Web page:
Contextual Issues in Groupware Applications for Educational Support Groups

Contextual Issues in Groupware Applications for Educational Support Groups

Huizilopoztli Luna-García, Ricardo Mendoza-González, Laura C. Rodríguez-Martínez, Mario A. Rodríguez-Díaz, Guadalupe Lara-Cisneros, Carlos R. Ordaz-García, Sandra Mercado-Pérez, Alejandro U. López-Orozco
Copyright: © 2018 |Pages: 19
DOI: 10.4018/978-1-5225-2616-2.ch012
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The objective of this chapter was to identify a set of contextual issues in groupware applications used by educational support groups. The analysis was performed through a Needfindings study where 20 active members of three Mexican federal educational-support groups called USAER were recruited. The analysis considered both users and functional vantage point. The participants (from one USAER) provided feedback and insights from their daily activities related to communication with others and resources access helping to define and understand users' scenarios. This information was classified and distilled as design ideas in low fidelity prototypes constructed by participants themselves under guidance from authors. Finally, prototypes were evaluated by the members of the other two USAER group providing their perception as expert users. The study derived in a set of particular contextual issues that directly influence interactions in group applications. These findings could be take into account by designers as a reliable starting point for well-designed User Interfaces for groupware.
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The working groups use different technologies as support tools for their activities (e.g., email, instant messaging, applications for data storage, social networking, text messaging, among others) to achieve specific objectives and meet goals group (Gräther et al., 2014). Available technologies allow members of working groups to communicate, interact and collaborate across a wide range of methods, minimizing common communication barriers as distance and time, and facilitating communication and exchange of information between group members, issues that are crucial to the effectiveness of a working group (Sagar, 2012).

Currently, the use of applications that allow communication, collaboration and interaction between multiple users play an important role in daily activities e.g. groupware systems; Ellis, Gibbs, & Rein (1991) suggest that society acquires much of its nature from the way that people interact and communicate through message exchange. Groupware systems or collaborative software refers to the use of techniques, methods and software tools that allow members of a working group to carry out their task and activities through data communication networks, either individual or collectively, and regardless of geographical location or time the activities are executed. Groupware systems or also knows as Computer-supported Cooperative Work (CSCW) are increasingly used due the facility to integrate knowledge among working groups and facilitate their communication. Groupware represent a great tool for people group-work since they have multiple possibilities oriented to improve interaction, collaboration, and communication between group members.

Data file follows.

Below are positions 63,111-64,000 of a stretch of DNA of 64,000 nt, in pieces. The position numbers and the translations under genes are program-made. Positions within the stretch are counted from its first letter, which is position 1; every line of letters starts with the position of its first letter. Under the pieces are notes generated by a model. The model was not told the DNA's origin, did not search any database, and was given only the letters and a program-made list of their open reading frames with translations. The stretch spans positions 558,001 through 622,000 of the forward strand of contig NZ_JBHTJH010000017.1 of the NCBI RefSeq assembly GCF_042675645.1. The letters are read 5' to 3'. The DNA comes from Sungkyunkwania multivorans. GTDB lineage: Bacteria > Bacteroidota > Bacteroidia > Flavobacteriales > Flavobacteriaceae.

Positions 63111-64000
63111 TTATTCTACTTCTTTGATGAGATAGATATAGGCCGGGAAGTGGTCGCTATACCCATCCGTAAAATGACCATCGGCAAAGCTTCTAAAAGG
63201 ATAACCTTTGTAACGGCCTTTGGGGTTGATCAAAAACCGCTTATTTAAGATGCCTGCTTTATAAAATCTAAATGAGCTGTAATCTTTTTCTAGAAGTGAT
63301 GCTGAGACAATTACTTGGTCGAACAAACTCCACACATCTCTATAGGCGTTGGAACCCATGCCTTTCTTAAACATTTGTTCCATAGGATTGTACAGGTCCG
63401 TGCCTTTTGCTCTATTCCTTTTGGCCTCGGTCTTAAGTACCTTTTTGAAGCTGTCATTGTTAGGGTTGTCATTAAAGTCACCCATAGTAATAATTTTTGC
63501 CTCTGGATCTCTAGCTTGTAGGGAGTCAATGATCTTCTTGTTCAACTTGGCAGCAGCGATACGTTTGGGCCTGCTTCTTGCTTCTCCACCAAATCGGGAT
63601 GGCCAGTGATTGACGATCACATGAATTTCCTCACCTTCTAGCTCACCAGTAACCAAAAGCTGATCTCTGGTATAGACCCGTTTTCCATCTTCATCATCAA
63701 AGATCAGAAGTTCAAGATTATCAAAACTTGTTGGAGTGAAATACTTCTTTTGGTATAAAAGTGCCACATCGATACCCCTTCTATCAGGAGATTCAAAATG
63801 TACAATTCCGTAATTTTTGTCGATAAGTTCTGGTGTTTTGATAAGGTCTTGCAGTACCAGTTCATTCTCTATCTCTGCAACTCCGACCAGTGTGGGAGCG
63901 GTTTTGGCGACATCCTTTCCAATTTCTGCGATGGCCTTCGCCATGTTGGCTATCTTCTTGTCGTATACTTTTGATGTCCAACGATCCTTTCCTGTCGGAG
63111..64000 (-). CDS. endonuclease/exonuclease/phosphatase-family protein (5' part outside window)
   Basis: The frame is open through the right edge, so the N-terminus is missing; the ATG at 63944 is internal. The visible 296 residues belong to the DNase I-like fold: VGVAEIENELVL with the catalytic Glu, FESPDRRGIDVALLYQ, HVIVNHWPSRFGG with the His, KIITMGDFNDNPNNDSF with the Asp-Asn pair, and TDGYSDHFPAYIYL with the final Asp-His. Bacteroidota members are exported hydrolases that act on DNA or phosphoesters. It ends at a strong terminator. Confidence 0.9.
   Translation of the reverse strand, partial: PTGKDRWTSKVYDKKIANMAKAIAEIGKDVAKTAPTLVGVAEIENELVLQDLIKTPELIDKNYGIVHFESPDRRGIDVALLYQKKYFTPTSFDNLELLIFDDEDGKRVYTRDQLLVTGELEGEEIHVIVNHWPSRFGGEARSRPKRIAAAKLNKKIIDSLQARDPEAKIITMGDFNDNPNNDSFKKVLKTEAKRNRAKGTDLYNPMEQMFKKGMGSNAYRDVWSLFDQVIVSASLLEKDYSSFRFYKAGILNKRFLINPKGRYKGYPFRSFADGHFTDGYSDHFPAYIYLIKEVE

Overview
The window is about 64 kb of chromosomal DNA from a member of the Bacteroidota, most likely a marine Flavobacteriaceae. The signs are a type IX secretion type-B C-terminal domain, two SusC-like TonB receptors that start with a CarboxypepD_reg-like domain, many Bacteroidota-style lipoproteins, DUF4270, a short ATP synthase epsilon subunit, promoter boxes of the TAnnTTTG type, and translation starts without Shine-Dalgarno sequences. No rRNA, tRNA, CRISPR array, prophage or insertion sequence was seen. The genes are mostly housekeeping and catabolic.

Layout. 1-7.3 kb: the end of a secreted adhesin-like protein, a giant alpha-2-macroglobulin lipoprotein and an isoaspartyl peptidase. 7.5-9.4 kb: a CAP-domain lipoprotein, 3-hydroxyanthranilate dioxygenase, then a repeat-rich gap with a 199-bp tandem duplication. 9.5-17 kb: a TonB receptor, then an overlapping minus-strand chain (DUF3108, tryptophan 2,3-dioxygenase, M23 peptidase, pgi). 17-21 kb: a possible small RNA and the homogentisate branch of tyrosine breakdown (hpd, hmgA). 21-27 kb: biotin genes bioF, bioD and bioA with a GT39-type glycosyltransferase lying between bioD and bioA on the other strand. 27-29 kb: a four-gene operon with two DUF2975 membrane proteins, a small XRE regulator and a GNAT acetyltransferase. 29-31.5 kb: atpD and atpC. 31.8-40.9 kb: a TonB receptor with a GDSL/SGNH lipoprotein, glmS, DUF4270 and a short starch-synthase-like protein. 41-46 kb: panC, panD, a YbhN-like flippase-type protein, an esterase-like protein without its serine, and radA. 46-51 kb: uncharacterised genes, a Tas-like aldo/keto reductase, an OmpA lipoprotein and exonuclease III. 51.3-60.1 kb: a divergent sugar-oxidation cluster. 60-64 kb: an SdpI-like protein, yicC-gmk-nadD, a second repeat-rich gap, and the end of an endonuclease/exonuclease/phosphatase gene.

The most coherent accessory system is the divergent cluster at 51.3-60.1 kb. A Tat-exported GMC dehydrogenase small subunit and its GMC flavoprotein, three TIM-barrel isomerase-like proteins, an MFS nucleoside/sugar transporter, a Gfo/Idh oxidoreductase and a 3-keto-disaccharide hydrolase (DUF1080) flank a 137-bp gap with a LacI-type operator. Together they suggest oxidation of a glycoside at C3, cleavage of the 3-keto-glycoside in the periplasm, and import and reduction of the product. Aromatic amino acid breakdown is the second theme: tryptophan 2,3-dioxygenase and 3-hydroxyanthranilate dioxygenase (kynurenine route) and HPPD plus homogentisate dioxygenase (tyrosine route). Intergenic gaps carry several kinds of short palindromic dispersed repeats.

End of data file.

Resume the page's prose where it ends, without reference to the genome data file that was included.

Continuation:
The term groupware was first defined by Johnson-Lenz in 1981 referring to an intentional group processes plus software to support them, later, in 1982 he defined groupware in his book «Groupware: computer Support for Business Teams» as a computer-based system plus social work-groups processes (Johnson-Lenz & Johnson-Lenz, 1998: 1982), other definitions of groupware are:

  • (Berkenbrock, da Silva, & Hirata, 2009), it is software that allows the creation of cooperative work by using specific technologies to make the groups more productive.

  • (Dix A., Finlay, Abowd, & Beale, 2004), groupware is a term for application written to support multi-user collaboration.

  • (Ortega & Bravo, 2001), it is the hardware and software that support and enhance teamwork, therefore, groupware is a set of oriented products to group work, i.e., help groups of people work together.

  • (Ellis, Gibbs, & Rein, 1991), computer-based systems that support groups of people engaged in a common task (or goal) and that provide an interface to a shared environment.

The goal of groupware is to assist groups to facilitate communication, foster collaboration and improve coordination of tasks and allow monitoring the process of building their common activities (Sosa, et al., 2006), (Ellis, Gibbs, & Rein, 1991). We define groupware as a set of technologies integrated into a system that allows work groups to perform a common task using a shared environment, i.e., this technology focuses on designing systems to support group work and the effect that technology on the working group. The purpose of all groupware systems is to provide the required functionality to allow user to user interactions, unlike the user-system interaction supported by the most conventional software systems (Noruega, 2009), (Ortega & Bravo, 2001), (Lococo & Yen, 1998).

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